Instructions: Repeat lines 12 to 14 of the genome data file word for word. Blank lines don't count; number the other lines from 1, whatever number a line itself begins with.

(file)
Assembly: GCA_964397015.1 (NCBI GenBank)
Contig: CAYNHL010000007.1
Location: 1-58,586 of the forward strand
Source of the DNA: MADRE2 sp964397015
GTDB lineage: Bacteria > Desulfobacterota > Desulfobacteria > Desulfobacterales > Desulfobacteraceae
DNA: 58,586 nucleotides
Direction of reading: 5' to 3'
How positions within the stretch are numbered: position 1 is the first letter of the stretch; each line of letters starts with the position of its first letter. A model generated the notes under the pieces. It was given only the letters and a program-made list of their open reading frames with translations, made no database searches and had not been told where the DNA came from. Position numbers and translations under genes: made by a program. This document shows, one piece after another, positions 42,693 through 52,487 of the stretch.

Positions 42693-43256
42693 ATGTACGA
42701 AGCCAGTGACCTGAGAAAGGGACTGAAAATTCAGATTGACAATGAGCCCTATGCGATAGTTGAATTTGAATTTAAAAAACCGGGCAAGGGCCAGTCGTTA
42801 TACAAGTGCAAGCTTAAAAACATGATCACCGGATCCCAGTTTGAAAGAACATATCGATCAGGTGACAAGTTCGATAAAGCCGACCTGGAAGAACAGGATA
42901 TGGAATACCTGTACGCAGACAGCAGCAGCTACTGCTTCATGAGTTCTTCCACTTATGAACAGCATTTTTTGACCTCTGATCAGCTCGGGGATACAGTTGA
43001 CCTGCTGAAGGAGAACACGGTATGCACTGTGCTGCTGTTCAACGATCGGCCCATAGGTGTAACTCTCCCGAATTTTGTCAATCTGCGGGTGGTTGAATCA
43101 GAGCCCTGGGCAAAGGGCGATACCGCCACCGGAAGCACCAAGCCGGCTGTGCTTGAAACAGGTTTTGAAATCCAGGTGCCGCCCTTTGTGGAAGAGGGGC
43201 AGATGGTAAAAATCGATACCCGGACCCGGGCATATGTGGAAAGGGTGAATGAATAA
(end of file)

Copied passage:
42801 TACAAGTGCAAGCTTAAAAACATGATCACCGGATCCCAGTTTGAAAGAACATATCGATCAGGTGACAAGTTCGATAAAGCCGACCTGGAAGAACAGGATA
42901 TGGAATACCTGTACGCAGACAGCAGCAGCTACTGCTTCATGAGTTCTTCCACTTATGAACAGCATTTTTTGACCTCTGATCAGCTCGGGGATACAGTTGA
43001 CCTGCTGAAGGAGAACACGGTATGCACTGTGCTGCTGTTCAACGATCGGCCCATAGGTGTAACTCTCCCGAATTTTGTCAATCTGCGGGTGGTTGAATCA